Get a contract that clearly spells out, in easy-to-understand terms, exactly what the project will cost, what will be accomplished the anticipated time frame for completing the job and a payment plan.

Accept only payment plans that let you pay as you go. Never pay for work upfront. Never fully pay for the job until the work is complete, inspected and satisfactory.

Don't hesitate to get an attorney to review the contract before you sign it, especially if you are dealing with a high-price-tag project.

• Get more home improvement news that really hits home from DeadlineNews.Com's Home Improvement Section.

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© 2008 DeadlineNews.Com

Broderick Perkins, an award-winning consumer journalist of 30 years, is publisher and executive editor of San Jose, CA-based DeadlineNews.Com, a real estate news and consulting service, and the new Deadline Newsroom, DeadlineNews.Com's new backshop. In both cases, it's where all the news really hits home.



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1 comment:

Lee said...

Ever wonder why you didn't know:



1. your new client was a slow-pay or no-pay?



2. your architect or engineer went to Contractor's Hell University?



3. your inspector whose sister had a grudge against you?



4. your window or cabinet supplier promised delivery in two weeks

and didn't show for two months?



5. your sub had a gambling problem?



6. your general was a stiff to every sub he ever hired?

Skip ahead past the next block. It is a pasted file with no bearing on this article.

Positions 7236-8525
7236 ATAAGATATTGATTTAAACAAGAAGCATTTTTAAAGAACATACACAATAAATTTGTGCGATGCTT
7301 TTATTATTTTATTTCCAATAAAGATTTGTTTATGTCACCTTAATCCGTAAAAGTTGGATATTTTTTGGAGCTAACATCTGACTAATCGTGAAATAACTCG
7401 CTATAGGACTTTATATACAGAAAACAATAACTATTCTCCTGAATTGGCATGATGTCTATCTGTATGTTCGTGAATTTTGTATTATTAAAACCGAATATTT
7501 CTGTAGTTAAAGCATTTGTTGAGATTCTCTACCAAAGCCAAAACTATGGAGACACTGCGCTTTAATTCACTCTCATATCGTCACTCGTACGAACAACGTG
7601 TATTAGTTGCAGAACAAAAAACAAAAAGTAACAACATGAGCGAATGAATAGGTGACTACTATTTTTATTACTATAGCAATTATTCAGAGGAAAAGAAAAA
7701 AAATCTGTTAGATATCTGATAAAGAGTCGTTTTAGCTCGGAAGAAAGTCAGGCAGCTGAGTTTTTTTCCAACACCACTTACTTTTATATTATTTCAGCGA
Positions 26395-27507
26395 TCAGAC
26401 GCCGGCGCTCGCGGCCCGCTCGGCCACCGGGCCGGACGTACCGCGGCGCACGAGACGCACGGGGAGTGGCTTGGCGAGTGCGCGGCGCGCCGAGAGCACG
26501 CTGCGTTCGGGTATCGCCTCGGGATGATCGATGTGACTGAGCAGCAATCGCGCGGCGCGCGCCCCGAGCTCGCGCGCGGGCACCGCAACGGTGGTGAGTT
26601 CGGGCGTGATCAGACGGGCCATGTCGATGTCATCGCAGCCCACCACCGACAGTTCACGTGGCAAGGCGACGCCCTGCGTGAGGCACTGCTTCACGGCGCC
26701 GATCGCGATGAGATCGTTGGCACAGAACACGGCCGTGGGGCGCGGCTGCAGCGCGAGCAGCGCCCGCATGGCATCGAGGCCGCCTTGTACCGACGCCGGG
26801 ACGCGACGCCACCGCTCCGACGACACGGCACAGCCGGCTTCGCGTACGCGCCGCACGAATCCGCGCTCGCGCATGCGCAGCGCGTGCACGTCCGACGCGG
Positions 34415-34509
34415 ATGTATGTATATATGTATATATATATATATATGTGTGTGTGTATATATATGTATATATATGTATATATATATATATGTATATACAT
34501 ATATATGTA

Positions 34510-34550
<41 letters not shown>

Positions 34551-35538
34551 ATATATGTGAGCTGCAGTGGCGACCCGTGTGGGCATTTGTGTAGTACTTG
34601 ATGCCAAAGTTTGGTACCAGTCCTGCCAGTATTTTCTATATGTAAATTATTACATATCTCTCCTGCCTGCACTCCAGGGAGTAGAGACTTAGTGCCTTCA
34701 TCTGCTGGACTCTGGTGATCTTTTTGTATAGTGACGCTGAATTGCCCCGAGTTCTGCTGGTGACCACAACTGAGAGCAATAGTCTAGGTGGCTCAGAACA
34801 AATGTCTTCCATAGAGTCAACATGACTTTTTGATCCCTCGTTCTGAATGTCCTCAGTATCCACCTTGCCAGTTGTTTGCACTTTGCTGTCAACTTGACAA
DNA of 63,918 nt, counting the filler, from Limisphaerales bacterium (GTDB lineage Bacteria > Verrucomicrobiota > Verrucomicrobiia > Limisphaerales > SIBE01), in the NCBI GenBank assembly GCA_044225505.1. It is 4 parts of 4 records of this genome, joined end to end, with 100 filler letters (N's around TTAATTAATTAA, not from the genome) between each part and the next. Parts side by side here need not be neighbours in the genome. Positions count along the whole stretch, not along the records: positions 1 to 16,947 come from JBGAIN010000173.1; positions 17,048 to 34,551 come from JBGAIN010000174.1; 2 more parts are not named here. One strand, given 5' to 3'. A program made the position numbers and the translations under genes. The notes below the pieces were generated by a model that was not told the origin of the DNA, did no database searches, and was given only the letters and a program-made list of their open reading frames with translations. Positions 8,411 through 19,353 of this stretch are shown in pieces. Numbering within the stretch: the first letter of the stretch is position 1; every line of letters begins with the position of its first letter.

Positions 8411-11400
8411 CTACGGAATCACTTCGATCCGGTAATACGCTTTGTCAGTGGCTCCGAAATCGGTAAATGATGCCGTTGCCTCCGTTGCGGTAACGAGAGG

Maybe you knew about these people, maybe you were damaged by them, but you took

the lumps, kept your mouth shut, and moved on to the next job, but the unfairness still

ticks you off, and you think about it, and wonder "What if my kid came after me on that job,

what would I do, or want done?"



We in the building trade don't whine. We do the job and bitch to no one but our wives

or husbands or significant others, and the problem guys don't go away, they just

keep on doing business the way they've always done.....and nobody stops them.



Until now.



thecontractorsside.com is out to strengthen the business of building.

ALL OF IT.



We don't want to put them out of business, but we do want to arm our people

with information that will prevent problems before they can crop up.



If you are dealing with a liar, no matter how smooth, wouldn't it be better if

you knew when he was lying, where he was hedging? Of course.



thecontractorsside.com is a person to person website where anyone in the trades

can post a story about what to watch out for. And it's completely fair. The site will

automatically generate an e mail to the person posted, and that person can come back

and post a reply. (If you want to post anonymously you can, and you don't have to put in

the e mail of the other person if you don't want to.)



thecontractorsside.com was launched on April 2, 2007, and we've had 70,000 hits

so far, and we've had word back from all over the country from people in the trades

who feel great about getting their stories off their chest. We've also heard from Europe

and South America, so you see you are not alone.



Log onto thecontractorsside.com and see how you feel about the site. Better yet,

have your significant other take a look.



We hope you see the value and use the site.



Thanks,



Lee W. Dodson

Carpenter, Contractor, Hillside Builder

Owner: thecontractorsside.com